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    Can't try or can't find? There are standards for email such that the messages themselves should export from one email client and import into another very easily. If Incredimail doesn't have an export/save feature, is there an export/migrate tool available somewhere?

    Did a search for fun, this may give you some ideas: http://email.about.com/od/incredimailtips/qt/How_to_Export_Mail_from_IncrediMail_to_Another_Email_Program.htm
     
    Last edited: Aug 22, 2016
  14. ChrisFerro3

    ChrisFerro3 Registered Member

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    I'm also looking for a better solution then Windows 8.1, it's becoming a problem now.
     
  15. blacknight

    blacknight Registered Member

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    Can't find, sorry, it was a mistake. Thank you for your link. I searched for some export tool more times in the past. Some years ago I found a software, like IncrediConvert, that exported the EML format in Outlook Express, but OE died with XP. I use Seven now: it would be intricate to export my emails from Seven to an old pc with XP and Incredimail, convert them in OE, and then to find a Linux email client that allow the email import from an OE backup...
     
  16. TheWindBringeth

    TheWindBringeth Registered Member

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  17. blacknight

    blacknight Registered Member

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    Thank you again. Yes, really I too always thought that Incredimail developers wanted prevent users from export the emails.
     
  18. Krysis

    Krysis Registered Member

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    Not impressed with the 'all or nothing' approach by Microsoft – will see how this new rollup methodology pans out. If it turns out that I can install only security updates, fine, otherwise I'll just disable Windows updates!
     
  19. razorboy

    razorboy Registered Member

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    Two things - the Windows Update Running Nightmare and the Blitzkrieg For Windows 10 - have me finally getting enough energy to head for Linux Mint. The date of this move will be decided by (1) the end-of-support date for Windows 7 Home Premium, and (2) whether I can get W7 to update at all. I'm at the point where I don't much care if it updates or not.

    BTW: my local computer store people say that support for W7 Pro ends in 2020, lesser versions end in 2017.
     
  20. razorboy

    razorboy Registered Member

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    Another "By The Way:" I went looking for the Microsoft Update Catalog and I found a zillion news sites featuring the same story: Microsoft's .Net Framework will get its own Patch Tuesday. Dated 16 August 2016.
     
  21. razorboy

    razorboy Registered Member

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    Hah! """Administrators for Window 7 and Windows 8 Pro and Enterprise editions attached to an update server will get a few more options as they can independently manage whether security or feature-based rollups are installed, but Home users are out of luck."""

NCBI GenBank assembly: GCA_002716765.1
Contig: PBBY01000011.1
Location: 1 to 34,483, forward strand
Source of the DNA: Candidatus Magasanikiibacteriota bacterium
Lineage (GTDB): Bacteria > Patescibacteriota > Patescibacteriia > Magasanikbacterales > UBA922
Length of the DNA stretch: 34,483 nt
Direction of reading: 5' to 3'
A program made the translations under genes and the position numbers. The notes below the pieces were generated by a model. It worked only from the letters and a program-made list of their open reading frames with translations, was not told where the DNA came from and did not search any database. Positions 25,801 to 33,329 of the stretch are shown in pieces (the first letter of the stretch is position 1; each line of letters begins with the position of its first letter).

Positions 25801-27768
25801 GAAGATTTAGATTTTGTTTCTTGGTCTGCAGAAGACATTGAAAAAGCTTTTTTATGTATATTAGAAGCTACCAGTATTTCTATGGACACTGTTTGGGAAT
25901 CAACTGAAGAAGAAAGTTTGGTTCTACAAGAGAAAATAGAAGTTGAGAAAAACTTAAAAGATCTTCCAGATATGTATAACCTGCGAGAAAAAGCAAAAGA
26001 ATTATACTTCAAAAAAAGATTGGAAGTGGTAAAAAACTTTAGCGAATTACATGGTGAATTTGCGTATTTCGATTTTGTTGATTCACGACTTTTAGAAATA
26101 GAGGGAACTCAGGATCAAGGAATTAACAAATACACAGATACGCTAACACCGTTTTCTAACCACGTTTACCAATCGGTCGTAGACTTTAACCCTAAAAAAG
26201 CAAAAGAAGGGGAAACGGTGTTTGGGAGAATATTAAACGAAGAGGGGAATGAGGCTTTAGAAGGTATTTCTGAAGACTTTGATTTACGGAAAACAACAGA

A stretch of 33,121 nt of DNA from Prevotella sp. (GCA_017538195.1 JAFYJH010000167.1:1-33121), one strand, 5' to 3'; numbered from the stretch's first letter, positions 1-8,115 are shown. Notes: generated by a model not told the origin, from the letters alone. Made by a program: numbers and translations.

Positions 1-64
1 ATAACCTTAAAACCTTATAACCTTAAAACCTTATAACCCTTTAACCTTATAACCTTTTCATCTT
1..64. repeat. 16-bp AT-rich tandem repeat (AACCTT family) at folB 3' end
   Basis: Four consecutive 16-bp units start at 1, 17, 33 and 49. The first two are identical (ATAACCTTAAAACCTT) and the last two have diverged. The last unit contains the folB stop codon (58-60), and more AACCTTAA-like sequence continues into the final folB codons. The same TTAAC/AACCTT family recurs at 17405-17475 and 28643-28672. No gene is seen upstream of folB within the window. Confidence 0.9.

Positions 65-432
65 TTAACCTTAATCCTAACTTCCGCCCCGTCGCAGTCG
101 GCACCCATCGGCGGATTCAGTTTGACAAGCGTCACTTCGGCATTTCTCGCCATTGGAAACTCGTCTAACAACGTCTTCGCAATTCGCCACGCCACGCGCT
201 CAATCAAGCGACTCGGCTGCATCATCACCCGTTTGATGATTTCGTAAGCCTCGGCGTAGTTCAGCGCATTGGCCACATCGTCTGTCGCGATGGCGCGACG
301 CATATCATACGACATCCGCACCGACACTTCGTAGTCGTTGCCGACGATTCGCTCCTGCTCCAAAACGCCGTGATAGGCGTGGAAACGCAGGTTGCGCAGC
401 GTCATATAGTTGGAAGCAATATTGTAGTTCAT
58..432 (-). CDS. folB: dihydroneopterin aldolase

Forbes, Windows 10 Worst Feature To Install On Windows 7 And Windows 8
     
  22. Stupendous Man

    Stupendous Man Registered Member

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    @razorboy,

    The Forbes article says,
    But one element that is in the original TechNet blog article was not mentioned in the Forbes article.
    Regarding Security-only updates, the TechNet blog article says:
    So, any user could download the Security-only updates through Microsoft Update Catalog.
     
  23. safeguy

    safeguy Registered Member

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    Those who wish for more control can use tools like WSUS Offline Update and Portable Update.
     
  24. NormanF

    NormanF Registered Member

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    Windows is moving towards package management like in Linux.

    If you've ever run a Linux update there are lot of packages pulled in you don't even want.

    Same thing Microsoft is doing here.
     
  25. Gullible Jones

    Gullible Jones Registered Member

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    I had a long rant about this, but I deleted it...

    For now my take is:

    a) Making it easier to keep Windows fully patched is a very, very good thing.

    b) Further workarounds for the dire bugs affecting Win7 updates are very, very welcome.

    c) I sure hope Microsoft has improved their quality control in the last few years.

    Sure, I'm not using Windows, but most of the desktop world is. I applaud anything that makes it easier for "normal" people to use Windows PCs without getting compromised and exploited six ways to Sunday.

    (That said, I fully expect Microsoft to blow it on this, as I've seen them blow it on almost everything.)